Monday, April 16, 2012

The Huguenots of Northeast Florida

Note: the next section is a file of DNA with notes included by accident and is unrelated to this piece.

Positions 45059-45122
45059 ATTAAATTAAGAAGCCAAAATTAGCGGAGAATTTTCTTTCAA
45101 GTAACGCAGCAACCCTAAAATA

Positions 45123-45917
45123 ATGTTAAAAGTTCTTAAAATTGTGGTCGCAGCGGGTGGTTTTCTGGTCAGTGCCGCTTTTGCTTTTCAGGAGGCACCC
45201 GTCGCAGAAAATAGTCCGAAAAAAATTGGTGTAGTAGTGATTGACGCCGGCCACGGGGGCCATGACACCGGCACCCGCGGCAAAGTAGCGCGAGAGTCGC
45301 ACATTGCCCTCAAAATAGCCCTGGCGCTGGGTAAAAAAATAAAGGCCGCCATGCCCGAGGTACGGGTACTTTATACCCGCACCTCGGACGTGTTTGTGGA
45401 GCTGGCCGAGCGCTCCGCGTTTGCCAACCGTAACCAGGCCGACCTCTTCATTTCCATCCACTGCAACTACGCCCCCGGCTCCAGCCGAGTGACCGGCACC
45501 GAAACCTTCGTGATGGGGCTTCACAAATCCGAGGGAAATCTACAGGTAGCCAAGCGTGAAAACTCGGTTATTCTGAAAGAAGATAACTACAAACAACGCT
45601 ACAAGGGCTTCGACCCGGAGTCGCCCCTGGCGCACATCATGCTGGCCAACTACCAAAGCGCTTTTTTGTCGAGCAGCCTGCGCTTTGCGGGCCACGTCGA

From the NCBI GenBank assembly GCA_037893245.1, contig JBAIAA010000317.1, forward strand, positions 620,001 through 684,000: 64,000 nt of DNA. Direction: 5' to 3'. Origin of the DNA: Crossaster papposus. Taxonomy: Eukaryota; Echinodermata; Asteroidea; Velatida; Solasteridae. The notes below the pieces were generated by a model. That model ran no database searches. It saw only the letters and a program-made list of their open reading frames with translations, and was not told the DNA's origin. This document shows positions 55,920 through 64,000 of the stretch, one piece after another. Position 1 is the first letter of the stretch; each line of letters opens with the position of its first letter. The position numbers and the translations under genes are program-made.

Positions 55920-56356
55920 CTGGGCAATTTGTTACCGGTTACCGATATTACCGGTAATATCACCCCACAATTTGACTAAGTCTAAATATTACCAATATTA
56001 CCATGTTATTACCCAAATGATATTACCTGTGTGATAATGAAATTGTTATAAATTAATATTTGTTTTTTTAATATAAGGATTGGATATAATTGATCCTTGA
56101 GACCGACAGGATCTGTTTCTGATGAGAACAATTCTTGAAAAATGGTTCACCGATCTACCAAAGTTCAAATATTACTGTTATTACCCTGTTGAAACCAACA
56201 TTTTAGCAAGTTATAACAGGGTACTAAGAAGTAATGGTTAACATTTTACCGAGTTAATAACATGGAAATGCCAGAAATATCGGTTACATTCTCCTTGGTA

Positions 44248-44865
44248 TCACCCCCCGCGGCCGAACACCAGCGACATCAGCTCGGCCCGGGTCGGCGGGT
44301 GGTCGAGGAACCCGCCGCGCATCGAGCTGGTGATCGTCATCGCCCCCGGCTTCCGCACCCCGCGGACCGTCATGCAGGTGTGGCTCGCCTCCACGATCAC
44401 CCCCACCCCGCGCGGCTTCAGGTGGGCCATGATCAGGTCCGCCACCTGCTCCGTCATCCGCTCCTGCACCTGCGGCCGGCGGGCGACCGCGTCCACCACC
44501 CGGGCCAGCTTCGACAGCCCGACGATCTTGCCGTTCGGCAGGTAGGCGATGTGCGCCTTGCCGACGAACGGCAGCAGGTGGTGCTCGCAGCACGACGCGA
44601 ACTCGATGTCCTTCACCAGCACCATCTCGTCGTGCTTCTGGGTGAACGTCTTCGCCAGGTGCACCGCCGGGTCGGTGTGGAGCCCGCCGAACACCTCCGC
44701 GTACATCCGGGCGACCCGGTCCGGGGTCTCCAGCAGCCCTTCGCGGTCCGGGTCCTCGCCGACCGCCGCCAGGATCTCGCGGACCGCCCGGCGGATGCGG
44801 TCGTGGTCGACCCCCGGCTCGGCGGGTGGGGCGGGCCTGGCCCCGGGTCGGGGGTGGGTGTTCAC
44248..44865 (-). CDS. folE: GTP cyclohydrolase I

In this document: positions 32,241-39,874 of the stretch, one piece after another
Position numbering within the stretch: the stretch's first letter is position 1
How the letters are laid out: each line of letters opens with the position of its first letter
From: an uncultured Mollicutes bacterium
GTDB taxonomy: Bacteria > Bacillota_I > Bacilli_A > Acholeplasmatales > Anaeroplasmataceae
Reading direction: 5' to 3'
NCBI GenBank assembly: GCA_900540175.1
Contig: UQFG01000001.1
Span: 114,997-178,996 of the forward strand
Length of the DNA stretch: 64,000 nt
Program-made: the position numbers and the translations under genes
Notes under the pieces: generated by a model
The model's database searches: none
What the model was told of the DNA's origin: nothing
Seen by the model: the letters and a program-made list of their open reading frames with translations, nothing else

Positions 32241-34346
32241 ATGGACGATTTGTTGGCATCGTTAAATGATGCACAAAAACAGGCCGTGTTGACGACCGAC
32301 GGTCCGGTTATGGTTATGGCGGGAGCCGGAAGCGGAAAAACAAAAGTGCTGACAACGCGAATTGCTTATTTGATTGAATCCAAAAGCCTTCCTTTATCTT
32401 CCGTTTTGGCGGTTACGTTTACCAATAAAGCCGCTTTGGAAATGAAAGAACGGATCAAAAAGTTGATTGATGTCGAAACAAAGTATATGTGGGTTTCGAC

"On May 1, 2012, Jacksonville will commemorate the 450th anniversary of French Huguenot Captain Jean Ribault’s arrival and the beginning of French history in Florida. On May 1, 1562, Ribault sailed into what we now call the St. Johns River, and named it The River of May. He met with the indigenous, Mocama-speaking Timucua Indians on the North side of the river and claimed the beautiful land for France by placing a stone onto the ground in her honor. The next French exploration occurred in 1564, Fort Caroline ("la Caroline") was built, and the “First Thanksgiving” took place on June 30 of the same year." (Commemorate 450 website)  "French Protestants were inspired by the writings of John Calvin in the 1530s, and they were called Huguenots by the 1560s. By the end of the 17th century, roughly 200,000 Huguenots had been driven from France during a series of religious persecutions. They relocated to Protestant nations in Europe, and also to the Dutch Cape Colony in present-day South Africa and the English 13 colonies of North America. Jean Ribault (1520-1565) was a French naval officer, navigator, and a colonizer of what would become the southeastern United States. He was a major figure in the French attempts to colonize Florida. Under Admiral Gaspard de Coligny, Ribault led an expedition to the New World in 1562 that founded the outpost of Charlesfort on Parris Island in present-day South Carolina. Two years later, he took over command of the French colony of Fort Caroline in what is now Jacksonville, FL. He and many of his followers were killed by Spanish soldiers near St. Augustine in 1565." (Wikipedia)